As part of a broader aim at preparing young people for the jobs of the future, Mexico’s Ministry of Public Education is gearing up to promote STEM (science, technology, engineering & maths) education, placing significant focus on female students.
The new program will be jointly run by the Ministry of Public Education, the Mexican Academy of Science, and the Organization for Economic Cooperation and Development (OECD).
Five out of ten students studying in Mexican universities are women, according to the OECD, but many girls refuse to choose science as a career. There is a lack of confidence among females in STEM, says the organization.
There have been many campaigns in Mexico recently to encourage women to pursue a career STEM fields. The U.S.-Mexico Foundation, for example, is running a program called “Mujeres en STEM”, while the University of Texas at San Antonio (UTSA) is working with Mexican universities to teach different concepts of STEM.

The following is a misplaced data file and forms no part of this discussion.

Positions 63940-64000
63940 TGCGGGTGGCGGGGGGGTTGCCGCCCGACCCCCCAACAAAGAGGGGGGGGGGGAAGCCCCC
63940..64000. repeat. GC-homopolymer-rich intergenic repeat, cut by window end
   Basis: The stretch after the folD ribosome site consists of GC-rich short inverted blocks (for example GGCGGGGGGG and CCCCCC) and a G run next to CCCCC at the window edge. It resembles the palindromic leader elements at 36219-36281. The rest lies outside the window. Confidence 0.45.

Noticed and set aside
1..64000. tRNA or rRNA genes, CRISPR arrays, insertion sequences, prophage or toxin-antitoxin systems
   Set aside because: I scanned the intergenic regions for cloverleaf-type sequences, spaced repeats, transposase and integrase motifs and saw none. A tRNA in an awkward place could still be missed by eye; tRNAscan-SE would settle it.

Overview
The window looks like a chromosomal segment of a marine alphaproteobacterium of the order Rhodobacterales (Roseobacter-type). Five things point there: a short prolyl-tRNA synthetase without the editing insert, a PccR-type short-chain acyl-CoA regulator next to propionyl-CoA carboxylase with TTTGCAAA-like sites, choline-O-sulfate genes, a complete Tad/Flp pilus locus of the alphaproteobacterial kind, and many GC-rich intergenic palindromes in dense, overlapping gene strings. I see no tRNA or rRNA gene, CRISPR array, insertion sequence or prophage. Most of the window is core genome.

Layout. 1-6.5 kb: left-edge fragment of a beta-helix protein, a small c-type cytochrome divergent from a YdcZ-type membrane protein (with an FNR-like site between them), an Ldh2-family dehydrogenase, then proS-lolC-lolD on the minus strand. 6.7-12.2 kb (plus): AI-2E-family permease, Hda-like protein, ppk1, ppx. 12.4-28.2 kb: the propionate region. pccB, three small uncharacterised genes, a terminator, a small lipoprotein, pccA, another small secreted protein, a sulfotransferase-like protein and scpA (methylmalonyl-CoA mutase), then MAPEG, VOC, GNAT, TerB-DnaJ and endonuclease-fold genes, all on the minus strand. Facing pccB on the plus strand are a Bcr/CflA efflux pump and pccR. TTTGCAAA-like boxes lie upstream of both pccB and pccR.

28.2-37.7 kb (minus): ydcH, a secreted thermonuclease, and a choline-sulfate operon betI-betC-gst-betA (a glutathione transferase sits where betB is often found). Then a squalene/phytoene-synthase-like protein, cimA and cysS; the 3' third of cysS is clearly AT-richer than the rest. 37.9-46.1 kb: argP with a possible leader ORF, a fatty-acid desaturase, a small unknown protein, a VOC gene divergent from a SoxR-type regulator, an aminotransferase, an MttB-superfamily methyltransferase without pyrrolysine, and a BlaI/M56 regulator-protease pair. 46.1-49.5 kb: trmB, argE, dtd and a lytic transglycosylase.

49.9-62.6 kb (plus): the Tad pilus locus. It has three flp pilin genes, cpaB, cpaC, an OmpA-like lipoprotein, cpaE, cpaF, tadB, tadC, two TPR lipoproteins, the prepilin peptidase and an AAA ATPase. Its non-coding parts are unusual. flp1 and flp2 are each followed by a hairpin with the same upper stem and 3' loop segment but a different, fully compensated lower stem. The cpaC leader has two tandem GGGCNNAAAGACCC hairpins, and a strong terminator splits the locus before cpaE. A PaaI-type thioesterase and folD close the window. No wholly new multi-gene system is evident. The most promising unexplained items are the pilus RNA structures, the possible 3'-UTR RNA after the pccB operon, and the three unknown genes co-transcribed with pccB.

Persistent efforts of this kind will certainly help increase the number of students graduating in STEM courses, say analysts. Javier Treviño Cantú, Undersecretary of the Ministry of Public Education (SEP), stated recently that his department had seen tremendous interest among students across the country in learning science & technology.
As part of the program, the government will build a network of mentors, and organize workshops and educational events to drum up interest. However, say analysts, it will be a challenge to persuade more female students to pursue a college major in STEM fields.
Some reports say that Mexico is currently producing a higher proportion of STEM graduates than the United States. In 2012, the Washington Post noted that Mexico was graduating 130,000 engineers and technicians a year, more than Canada, Germany, or even Brazil, which has nearly twice the population of Mexico.